It’s not every day you get to celebrate someone’s 140th birthday, and they’re pretty happy about the whole affair. I got to spend it what I’ve done for several years now, helping out with the Rocky Mountain Rail Society at the Alstom Yards (former CP Ogden) holding a little show-and-ride.
We also attempted to see fireworks. With emphasis on “attempted”. You’ll see why in a moment.
But first, the trains. As with most years, we haul out the Eagle Springs (a “comboose” we aquired from a private owner) and the coach car, strap ’em to CP SW900 6711, and take people for a ride forward and back through the yard. We can’t go out on the main line, but the yard trip is about 10 minutes, and it doesn’t cost the public anything. Which is nice.
We also bring in a band — a pretty good one, too — that plays music while people wait for their turn on the train. We hope to sell a few knick-knacks at the same time for funding.
This year, though, we also got a bonus — a steam locomotive. CP 2816 (“The Empress”) came out for viewing. We had also hoped she would pull a couple of runs with the cars, but the track in the yard is pretty sketchy, and given that she was due to travel out to Vancouver the next day, they couldn’t afford her hitting ground. But even a stationary steamer is gorgeous.
I never got near her, though. I was on security detail. Normally, security isn’t hard to do — a couple of people, and you’ve got things locked down. This time, we had to have people walk a few hundred metres over a hill and through a fairly rocky/gravel-strewn area to reach 2816. We couldn’t get her any closer, as the curves are so sharp, she’d definitely derail.
Problem: That much distance, combined with a few people who think rules don’t apply to them, equals potential disaster. So we had people stationed fairly regularly to ensure that people didn’t “accidentally” wander into the yard to see what else was there. Up on the hill, I could see most of the yard, and caught sight of a few people breaking the rules. In a couple of cases, it was family of Alstom or CP employees — that I couldn’t do much about. Two other cases was a guy who tried to follow the family (and was caught), and some punk kid who feigned ignorance when told that the security gates are not jungle gyms. Having radios for keeping everyone informed was a godsend.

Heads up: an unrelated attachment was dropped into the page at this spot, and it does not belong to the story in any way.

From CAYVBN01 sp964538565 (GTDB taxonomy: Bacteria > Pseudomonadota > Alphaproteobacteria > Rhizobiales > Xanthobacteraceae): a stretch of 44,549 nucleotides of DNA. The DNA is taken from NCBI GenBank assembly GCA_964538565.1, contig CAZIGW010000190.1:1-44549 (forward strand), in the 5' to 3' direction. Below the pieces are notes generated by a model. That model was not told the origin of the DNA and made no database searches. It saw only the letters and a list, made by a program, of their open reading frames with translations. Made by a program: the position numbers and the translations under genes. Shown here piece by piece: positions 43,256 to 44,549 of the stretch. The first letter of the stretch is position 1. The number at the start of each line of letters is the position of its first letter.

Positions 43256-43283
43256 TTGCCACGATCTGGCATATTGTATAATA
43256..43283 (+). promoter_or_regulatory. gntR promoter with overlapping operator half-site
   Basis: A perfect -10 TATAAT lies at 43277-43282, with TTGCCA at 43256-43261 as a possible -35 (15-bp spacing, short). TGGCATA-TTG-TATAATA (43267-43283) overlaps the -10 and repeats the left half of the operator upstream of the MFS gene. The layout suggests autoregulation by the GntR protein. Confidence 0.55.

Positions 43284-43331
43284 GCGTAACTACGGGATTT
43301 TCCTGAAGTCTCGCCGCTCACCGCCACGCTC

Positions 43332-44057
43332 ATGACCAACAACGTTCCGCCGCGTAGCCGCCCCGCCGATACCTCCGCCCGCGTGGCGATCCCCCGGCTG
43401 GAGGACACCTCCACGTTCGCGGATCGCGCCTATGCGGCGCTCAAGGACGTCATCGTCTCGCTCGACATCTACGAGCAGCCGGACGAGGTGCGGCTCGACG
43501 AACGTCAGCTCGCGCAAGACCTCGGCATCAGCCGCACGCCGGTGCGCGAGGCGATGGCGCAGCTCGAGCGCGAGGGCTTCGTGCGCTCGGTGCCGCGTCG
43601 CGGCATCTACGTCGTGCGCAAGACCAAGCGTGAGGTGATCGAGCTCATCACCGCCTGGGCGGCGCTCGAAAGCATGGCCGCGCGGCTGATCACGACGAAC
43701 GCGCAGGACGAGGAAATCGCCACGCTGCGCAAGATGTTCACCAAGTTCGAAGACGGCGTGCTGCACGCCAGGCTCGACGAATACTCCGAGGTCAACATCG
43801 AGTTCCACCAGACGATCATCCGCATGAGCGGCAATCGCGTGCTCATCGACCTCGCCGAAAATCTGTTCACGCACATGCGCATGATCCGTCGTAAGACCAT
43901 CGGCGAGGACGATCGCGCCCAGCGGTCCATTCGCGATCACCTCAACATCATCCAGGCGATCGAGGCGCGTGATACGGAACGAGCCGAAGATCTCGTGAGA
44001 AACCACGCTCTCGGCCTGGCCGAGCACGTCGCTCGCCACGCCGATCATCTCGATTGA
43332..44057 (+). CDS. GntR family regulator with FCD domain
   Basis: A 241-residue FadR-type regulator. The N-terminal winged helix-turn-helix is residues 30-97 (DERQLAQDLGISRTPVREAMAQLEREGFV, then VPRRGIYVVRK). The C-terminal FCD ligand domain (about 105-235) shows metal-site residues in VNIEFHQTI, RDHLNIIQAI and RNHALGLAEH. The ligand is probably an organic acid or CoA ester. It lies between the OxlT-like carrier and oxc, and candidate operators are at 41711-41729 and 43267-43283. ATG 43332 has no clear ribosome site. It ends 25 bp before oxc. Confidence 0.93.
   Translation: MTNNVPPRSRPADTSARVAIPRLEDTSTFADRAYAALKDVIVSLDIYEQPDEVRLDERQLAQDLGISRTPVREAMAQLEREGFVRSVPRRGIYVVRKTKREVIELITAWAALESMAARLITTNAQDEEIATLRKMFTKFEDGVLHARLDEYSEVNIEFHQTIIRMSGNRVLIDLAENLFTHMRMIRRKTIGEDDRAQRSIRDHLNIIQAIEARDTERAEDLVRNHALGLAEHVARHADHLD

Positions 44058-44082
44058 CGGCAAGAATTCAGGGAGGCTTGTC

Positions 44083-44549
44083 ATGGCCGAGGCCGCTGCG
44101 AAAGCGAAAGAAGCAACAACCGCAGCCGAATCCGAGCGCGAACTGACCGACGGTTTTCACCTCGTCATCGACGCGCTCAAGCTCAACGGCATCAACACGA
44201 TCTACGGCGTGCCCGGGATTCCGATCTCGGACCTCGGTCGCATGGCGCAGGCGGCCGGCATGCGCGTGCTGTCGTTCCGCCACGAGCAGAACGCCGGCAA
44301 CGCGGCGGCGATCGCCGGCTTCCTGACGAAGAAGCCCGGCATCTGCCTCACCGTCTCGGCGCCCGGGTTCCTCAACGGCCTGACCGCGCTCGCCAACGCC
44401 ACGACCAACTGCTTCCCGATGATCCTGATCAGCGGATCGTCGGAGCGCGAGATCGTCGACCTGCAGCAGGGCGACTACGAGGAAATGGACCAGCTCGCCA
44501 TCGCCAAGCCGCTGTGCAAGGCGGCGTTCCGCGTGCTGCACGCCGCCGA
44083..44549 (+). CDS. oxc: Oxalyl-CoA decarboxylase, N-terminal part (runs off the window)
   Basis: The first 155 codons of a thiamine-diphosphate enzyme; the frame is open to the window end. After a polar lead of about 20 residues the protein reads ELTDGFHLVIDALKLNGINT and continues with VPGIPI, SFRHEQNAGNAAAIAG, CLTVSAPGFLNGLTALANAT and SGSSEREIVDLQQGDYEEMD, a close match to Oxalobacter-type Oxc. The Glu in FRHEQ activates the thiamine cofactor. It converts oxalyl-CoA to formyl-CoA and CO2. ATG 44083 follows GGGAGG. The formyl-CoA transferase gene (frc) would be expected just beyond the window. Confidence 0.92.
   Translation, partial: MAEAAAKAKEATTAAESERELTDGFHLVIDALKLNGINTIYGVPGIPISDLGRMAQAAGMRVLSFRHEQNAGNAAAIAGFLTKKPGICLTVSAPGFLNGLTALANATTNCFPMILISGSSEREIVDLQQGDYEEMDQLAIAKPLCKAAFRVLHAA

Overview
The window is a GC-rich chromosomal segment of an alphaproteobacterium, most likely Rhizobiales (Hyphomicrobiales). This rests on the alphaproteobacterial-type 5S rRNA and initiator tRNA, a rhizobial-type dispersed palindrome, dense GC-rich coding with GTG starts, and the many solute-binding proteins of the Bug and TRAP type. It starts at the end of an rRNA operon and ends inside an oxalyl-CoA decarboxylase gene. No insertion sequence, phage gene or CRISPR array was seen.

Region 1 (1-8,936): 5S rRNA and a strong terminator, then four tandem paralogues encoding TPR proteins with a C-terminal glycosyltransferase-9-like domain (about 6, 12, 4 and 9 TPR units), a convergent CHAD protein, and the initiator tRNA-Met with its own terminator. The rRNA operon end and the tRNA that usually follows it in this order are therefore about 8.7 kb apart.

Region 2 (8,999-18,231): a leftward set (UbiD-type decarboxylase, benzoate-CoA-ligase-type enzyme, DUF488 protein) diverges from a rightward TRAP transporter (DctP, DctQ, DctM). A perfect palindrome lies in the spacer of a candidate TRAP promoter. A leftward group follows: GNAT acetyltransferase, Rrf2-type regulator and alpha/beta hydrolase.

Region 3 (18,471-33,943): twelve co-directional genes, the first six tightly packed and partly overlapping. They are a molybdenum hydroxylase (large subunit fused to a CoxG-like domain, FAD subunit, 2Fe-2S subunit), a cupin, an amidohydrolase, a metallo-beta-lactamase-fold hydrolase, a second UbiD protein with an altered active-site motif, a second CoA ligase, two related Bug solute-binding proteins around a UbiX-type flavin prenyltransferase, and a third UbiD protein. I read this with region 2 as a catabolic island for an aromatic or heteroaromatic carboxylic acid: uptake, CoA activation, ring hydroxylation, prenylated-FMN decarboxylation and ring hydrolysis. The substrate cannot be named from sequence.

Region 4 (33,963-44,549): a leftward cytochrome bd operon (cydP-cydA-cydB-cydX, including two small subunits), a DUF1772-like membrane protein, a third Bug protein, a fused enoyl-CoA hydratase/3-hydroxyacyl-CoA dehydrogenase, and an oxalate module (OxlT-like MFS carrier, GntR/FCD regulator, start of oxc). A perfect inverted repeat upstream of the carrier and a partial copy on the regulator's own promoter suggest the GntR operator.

I don’t know how many people were there, but from where I was, I could never see the end of the line for the train rides. We had to have easily doubled last year’s numbers. At least I hope we did that — standing in the hot sun for five-odd hours wasn’t easy. At least I wasn’t as bad off as Ian, who looked like a lobster by the time he was done.
After wrapping everything up, I returned home to find out that Alex’s friend Colette had invited us over for bratwursts, and to see the fireworks. Rebecca, who had come over the for the evening, tagged along. Nick and Mo were already there. Thus began several hours of chatting, eating, playing a weird Wii game that lets you do surgery (a weird Japanese anime-style game), and watching fireworks.
Almost every year, the big fireworks show is at Canada Olympic Park. It’s a great place because a lot of people don’t have to leave their homes — you can see it quite easily overlooking Bowness. Given, you have to come to the northwest to see it, but it’s still cool.
Or would have been, if the City (thanks, Dave) decided to move it on top of the municipal buildings downtown. Others could hear fireworks (big ones), but we just assumed neighbourhood stuff. If only we could have seen behind us. At the time, I was pissed — why would the city do something so stupid as to move the fireworks downtown? Who goes downtown to cram into Olympic Plaza (not Park, hence all the confusion — even 311 had it wrong!) to see fireworks?
Then I thought about it some more. It actually is quite brilliant. By making people come downtown, you make downtown more important than it is. Right now, downtown is little more than office buildings, a few restaurants, one struggling shopping mall (crazy busy during the weekday, dead on weekends and evenings), and most of Calgary’s homeless population. Attract attention to downtown, and maybe you’ll have some more success.
But I can’t imagine what the traffic must have been like…